Chocolate Truffle Cake, White Chocolate Cake with Raspberry Filling, Sweet Potato Pie, Cake Truffles, and the list goes on. No doubt these heavenly treats along with many other sweet seductions can bring a smile to a dessert lover’s face. On the flip side they can also bring about extra pounds and a few health concerns if not eaten in moderation. Here are a few reductions that allow you to have your cake and eat it too.
If you search for healthy or low fat desserts inevitably you will come across many suggestions that recommend just having fruit. I’m in no way implying that this suggestion shouldn’t be followed. I indulge in fresh fruit daily and I enjoy it. That being said sometimes you want that fruit wrapped in dough, and drenched in butter and sugar. Just sayin.
In an effort to help you, and I, satisfy our sweet cravings without risking health problems or the size of our jeans, I have a few ideas that may help.
Let’s start with my all time favorite, cake. When it comes to cake I have a hierarchy of calories and fat. At the top of the list, layer cakes with frosting. The more you add on or in a cake the more the numbers go up. Instead of a multi layer cake, bake one layer and frost it lightly. One layer means less fat, sugar grams and calories. Applesauce, bananas, yogurt, prunes can also be used as a fat substitute. Will these give your cake the same taste and mouth feel as using butter? Nope.
You can slightly up the ante on health benefits by using oil instead of butter. Butter is saturated fat oil isn’t. Saturated fats are solid at room temperature for example, butter, shortening and lard. Oils are not. Too many saturated fats have the potential to raise the level of bad cholesterol (LDL) and lower the good (HDL). Canola and lighter olive oils are best for baking. At the end of this post I’ve listed a butter/oil substitution chart.
Another alternative for cake lovers is to bake a pound cake. No frosting or glaze is required. A light dusting of powdered sugar or cocoa can be enough to enhance the flavor. This is another cake where it is wise to use add-ins like nuts, dried fruit and chunks of chocolate sparingly.
How adorable are cupcakes with festoons and swirls of frosting piled on top? Once again this is a case of less is more. Frost or glaze your cupcakes lightly and don’t add anything else on top.
Then there are pies. An endless variety with buttery flaky top and bottom crusts sometimes sprinkled with sugar and or glazed. To lighten them, bake your pies sans the top crust and you’re on your way to lower calories and fat grams. Here’s where you can also have a field day with fruit fillings. Go easy on the sugar by using the sweetest fruit available. This often means using fruit that’s in season which is likely to be sweeter. If sweeter fruit isn’t an option or if fruit based pies aren’t your thing, reduce the amount of sugar that you use. Many recipes call for adding butter to pies before baking. Leave the extra butter out there’ll be no harm done. For custard baked pies and fillings, substitute evaporated skim milk or 2% milk to lower the fat.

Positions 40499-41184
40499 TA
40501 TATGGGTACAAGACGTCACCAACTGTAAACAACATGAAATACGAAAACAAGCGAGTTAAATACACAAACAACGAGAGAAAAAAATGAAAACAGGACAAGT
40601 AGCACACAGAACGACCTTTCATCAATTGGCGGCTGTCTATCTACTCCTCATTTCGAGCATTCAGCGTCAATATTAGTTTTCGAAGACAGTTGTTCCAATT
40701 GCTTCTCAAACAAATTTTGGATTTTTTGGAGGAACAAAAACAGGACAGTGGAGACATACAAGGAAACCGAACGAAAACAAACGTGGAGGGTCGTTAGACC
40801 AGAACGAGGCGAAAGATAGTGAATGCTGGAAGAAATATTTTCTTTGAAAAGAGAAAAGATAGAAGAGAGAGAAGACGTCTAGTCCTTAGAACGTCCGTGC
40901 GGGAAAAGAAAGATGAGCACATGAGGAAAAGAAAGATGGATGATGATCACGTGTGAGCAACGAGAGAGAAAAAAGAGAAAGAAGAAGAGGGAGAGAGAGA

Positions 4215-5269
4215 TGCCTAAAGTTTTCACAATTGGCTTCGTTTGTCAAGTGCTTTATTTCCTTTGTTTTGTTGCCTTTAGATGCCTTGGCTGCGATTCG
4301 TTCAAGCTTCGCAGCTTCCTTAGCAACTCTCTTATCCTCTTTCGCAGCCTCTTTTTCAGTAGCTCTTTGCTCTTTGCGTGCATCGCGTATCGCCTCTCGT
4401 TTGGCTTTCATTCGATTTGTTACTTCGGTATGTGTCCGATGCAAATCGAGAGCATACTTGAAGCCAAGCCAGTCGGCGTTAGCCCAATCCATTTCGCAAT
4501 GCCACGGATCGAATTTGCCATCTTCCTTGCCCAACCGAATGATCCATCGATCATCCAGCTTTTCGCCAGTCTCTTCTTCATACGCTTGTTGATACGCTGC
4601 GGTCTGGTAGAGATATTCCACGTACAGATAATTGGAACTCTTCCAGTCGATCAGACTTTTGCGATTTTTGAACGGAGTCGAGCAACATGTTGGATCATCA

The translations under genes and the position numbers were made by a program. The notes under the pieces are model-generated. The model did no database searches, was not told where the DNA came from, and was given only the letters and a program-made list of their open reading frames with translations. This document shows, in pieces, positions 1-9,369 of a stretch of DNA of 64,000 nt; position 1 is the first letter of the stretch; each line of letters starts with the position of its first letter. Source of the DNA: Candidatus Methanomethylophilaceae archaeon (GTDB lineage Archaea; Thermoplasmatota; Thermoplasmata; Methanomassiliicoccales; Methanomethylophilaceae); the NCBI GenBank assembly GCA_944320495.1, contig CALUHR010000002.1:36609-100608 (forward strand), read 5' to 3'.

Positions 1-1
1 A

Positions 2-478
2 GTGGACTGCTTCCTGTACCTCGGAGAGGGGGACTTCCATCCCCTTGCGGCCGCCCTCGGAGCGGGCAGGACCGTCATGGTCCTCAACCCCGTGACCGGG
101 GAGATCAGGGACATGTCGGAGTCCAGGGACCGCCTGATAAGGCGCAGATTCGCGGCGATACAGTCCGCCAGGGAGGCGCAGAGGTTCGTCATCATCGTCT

When it comes to feeding your inner Cookie Monster, try baking cookies with half regular and half whole wheat flour. Whole grains have the added benefit of fiber. A dolled up sugar cookie during the holidays is a time honored tradition in most families. To keep the family healthier reduce the amount of frosting, or skip it altogether and hold the sprinkles. If that isn’t an option make smaller cookies.
There is so much conflicting information about the use of sugar substitutes that it’s hard to know what has merit and what doesn’t. On occasion I have used Splenda which comes in brown and white forms and the taste wasn’t bad. I just prefer to use the most natural options when baking and cooking.
In a nutshell here’s the lowdown on making your desserts a tad more heart and waistline friendly.
- Use low fat dairy products. No-fat dairy will not always give you good results.
- Use a single crust for pies.
- Reduce sugar whenever possible
- A light glaze or dusting of powdered sugar or cocoa is a great icing on the cake.
As I said earlier you can substitute olive oil for butter most any recipes. The listing below shows the substitution amounts for butter in imperial and metric measurements.
|Butter||Olive Oil||Butter||Olive Oil|
|1 tsp||¾ tsp||5 mls||3 mls|
|2 tsp||1 ½ tsp||10 mls||7.5 mls|
|1 TBS||2 ½ tsp||15 mls||12.5 mls|
|2 TBS||1 ½ TBS||30 mls||22.5 mls|
|¼ cup||3 TBS||60 mls||45 mls|
|⅓ cup||¼ cup||80 mls||60 mls|
|½ cup||¼ cup + 2 TBS||125 mls||90 mls|
|⅔ cup||½ cup||160 mls||125 mls|
|¾ cup||½ cup + 1 TBS||185 mls||140 mls|
|1 cup||¾ cup||250 mls||175 mls|
|2 cups||1 ½ cups||500 mls||375 mls|
I hope I’ve given you some options that will allow you to have your favorite treats in moderation and without guilt. If you have any suggestions or tips please share them. Speaking of sharing, I’m taking these tips to the following blog parties this week.